Cart is empty Close mini cart

Your cart is empty

Browse our services

What Are Organic Gemstones and What Makes Them Special?

Written by Anna Currell
August 30, 2023

When you think of gemstones, you probably think of diamonds, sapphires, rubies, and emeralds. Once they are mined from the earth, these sparkly stones are some of the most gorgeous materials to use in jewelry. But did you know that there are also other types of gemstones that don’t come from the ground? Organic gemstones come from living organisms, so it’s important to learn how to shop for them safely and sustainably. Buying and wearing organic gemstones doesn’t have to harm any wildlife or delicate ecosystems. In this article, we’ll explore everything there is to know about organic gemstones, including their unique properties and how to care for them.


What Are Organic Gemstones?

Organic gemstones are derived from living organisms or organic materials that have undergone significant biological or geological processes over time. Unlike traditional gemstones like diamonds, sapphires, or emeralds, organic gemstones are typically formed as a byproduct of a living thing’s natural life. Some examples of organic gemstones include coral, amber, pearl, and ivory. The unique processes that these materials undergo make them very different from their mineral counterparts in appearance, durability, and other distinguishing properties.

The Properties and Origins of Organic Gemstones

Because they’re created in different ways through unique natural processes, organic gemstones all have very different characteristics. Let’s take a closer look at a few of the most popular organic gemstones used in jewelry:


Coral is formed from the skeletal remains of marine organisms called coral polyps. These tiny organisms live in colonies and secrete a calcium carbonate substance to build their exoskeletons. Over time, as the coral colonies expand, new growth on top of their accumulated skeletons combine to form massive coral reefs. The red, pink, and white varieties of coral are the most popular in jewelry. However, since coral reefs are beautiful parts of our oceans and important players in underwater ecosystems, unsustainable coral harvesting can be harmful and dangerous to conservation efforts. 



Amber is fossilized tree resin that can undergo millions of years of aging and geological compression. Initially, when a tree trunk is tapped or punctured, a sticky natural resin flows from the tree. Over time, that resin solidifies to become the hard brownish-yellow amber that is polished for use in jewelry. Natural amber can contain various inclusions because plant matter, insects, and other small organisms can get trapped in the resin as it hardens, providing valuable insights into ancient ecosystems.




Pearls are formed within the soft tissue of certain mollusks, like oysters and mussels. When an irritant, like a grain of sand or a parasite, enters the mollusk's body, it secretes nacre, a combination of calcium carbonate and conchiolin, to coat the irritant and protect itself. Layer by layer, the nacre builds up over time to form a pearl. Pearls can vary in color, shape, and size, and their lustrous shine combined with their rarity makes them extremely valuable.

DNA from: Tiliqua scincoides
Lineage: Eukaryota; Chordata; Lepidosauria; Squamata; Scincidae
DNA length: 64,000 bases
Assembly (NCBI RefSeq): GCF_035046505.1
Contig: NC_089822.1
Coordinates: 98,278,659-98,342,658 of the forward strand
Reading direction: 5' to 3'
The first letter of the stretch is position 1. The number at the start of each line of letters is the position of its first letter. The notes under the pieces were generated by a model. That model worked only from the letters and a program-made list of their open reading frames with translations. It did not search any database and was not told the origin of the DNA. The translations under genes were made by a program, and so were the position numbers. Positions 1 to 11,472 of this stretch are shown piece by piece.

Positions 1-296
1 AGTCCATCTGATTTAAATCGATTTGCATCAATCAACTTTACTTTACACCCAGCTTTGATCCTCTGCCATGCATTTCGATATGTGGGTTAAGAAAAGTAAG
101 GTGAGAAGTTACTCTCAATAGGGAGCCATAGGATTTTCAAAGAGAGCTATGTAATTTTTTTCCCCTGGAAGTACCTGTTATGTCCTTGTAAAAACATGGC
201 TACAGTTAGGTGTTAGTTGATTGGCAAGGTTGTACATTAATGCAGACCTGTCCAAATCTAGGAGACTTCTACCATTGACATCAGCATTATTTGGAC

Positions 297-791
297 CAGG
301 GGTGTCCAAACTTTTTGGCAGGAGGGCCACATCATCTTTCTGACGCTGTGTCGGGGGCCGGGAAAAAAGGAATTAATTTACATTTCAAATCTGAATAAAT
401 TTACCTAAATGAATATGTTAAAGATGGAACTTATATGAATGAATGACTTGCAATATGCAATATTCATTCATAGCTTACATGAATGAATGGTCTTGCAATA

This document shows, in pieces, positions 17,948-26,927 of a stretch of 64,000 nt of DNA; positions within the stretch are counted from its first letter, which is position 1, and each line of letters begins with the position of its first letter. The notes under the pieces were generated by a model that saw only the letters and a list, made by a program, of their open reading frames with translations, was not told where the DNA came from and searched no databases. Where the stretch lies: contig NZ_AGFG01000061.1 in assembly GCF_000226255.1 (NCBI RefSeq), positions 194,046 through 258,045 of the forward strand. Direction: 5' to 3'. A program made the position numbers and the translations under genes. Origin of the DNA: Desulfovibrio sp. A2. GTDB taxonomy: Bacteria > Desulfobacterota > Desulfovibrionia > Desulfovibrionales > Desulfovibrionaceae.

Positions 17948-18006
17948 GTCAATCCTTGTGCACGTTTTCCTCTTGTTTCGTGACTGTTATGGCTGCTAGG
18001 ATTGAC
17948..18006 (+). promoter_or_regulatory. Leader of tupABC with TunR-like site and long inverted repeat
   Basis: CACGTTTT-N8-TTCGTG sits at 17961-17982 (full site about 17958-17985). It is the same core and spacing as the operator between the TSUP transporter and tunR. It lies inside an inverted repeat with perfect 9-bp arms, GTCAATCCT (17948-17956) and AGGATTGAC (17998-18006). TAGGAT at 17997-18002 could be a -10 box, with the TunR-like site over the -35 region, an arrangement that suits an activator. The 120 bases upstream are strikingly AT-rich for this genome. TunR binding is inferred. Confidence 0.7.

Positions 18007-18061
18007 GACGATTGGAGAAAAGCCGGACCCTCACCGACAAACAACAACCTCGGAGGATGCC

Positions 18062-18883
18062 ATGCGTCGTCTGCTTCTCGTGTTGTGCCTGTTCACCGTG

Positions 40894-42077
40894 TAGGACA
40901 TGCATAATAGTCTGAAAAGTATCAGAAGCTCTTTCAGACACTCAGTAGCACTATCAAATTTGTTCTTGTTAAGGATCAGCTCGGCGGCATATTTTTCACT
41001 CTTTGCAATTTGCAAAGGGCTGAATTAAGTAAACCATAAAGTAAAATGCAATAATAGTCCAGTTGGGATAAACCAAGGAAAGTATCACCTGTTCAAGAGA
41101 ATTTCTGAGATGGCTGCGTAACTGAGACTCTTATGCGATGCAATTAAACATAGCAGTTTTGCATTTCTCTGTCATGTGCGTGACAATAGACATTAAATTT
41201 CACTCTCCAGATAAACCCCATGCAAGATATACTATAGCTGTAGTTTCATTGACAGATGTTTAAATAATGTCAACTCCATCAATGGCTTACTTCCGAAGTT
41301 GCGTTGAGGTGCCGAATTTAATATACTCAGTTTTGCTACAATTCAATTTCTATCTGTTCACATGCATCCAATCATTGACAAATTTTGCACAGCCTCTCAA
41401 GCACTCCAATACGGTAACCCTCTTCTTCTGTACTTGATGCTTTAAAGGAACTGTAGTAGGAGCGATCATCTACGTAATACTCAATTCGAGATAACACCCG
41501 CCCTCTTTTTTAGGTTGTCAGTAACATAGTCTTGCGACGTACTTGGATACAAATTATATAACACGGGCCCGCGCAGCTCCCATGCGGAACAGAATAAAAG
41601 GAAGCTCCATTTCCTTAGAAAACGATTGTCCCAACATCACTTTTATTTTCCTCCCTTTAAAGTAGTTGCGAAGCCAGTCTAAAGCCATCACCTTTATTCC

This antique ring is set with a Tahitian gray pearl.


Ivory is derived from dentin, a hard tissue found in the tusks or teeth of certain animals, most commonly elephants, walruses, and hippopotamuses. Historically, ivory has been used for various purposes, including decorative carvings and jewelry. However, due to ethical and conservation concerns, the trade and use of ivory from endangered species are now either heavily regulated or banned completely.

Caring for Organic Gemstones

Organic gemstones may require special care and attention to preserve their appearance over time. Here are some of the best ways to take care of any jewelry featuring organic gemstones

  • Do not use an ultrasonic cleaner: Ultrasonic cleaners are helpful for many types of jewelry, but they aren’t safe to use with delicate materials like organic gemstones, which can be very soft and porous.
  • Consult a professional jeweler: It’s important to contact your jeweler if you have any issues with your organic gemstone jewelry. If your pearl necklace breaks, for example, have it restrung by a jeweler who is trained to handle pearls with expert care.
  • Keep stored in cool, dry, soft places: When you’re not wearing your organic gemstone jewelry, it’s best to keep it stored in a cool, dry, and soft place. Extreme temperatures and moisture can affect your organic gemstones, so keep them away from windows and out of bathrooms. A softly lined jewelry box is a safe bet, and keeping your pieces separate from each other will minimize damage from scratching against each other. 
  • Avoid exposure to lotions, perfumes, or hair products: Everyday chemicals are often too harsh for organic gemstones and can cause damage. When you’re getting ready for the day, put your organic gemstone jewelry on last so you can avoid spraying it with perfume, sunscreen, lotion, or hair products. 
  • Keep away from water: Counterintuitive as it may seem (as pearls and coral come from the water), water can damage your organic gemstones once they’re processed and polished for use in jewelry. Be sure to take off your delicate organic jewelry before showering, swimming, or exercising. 

Knowing more about your jewelry can not only help you to take better care of your pieces, but it can also help you to appreciate them more. Now that you know how your organic gemstones were formed, be sure to treat them delicately. If your pearl necklace or bracelet breaks, our expert jewelers would be happy to help you secure your pearls safely on a new string.

Notify of

Inline Feedbacks
View all comments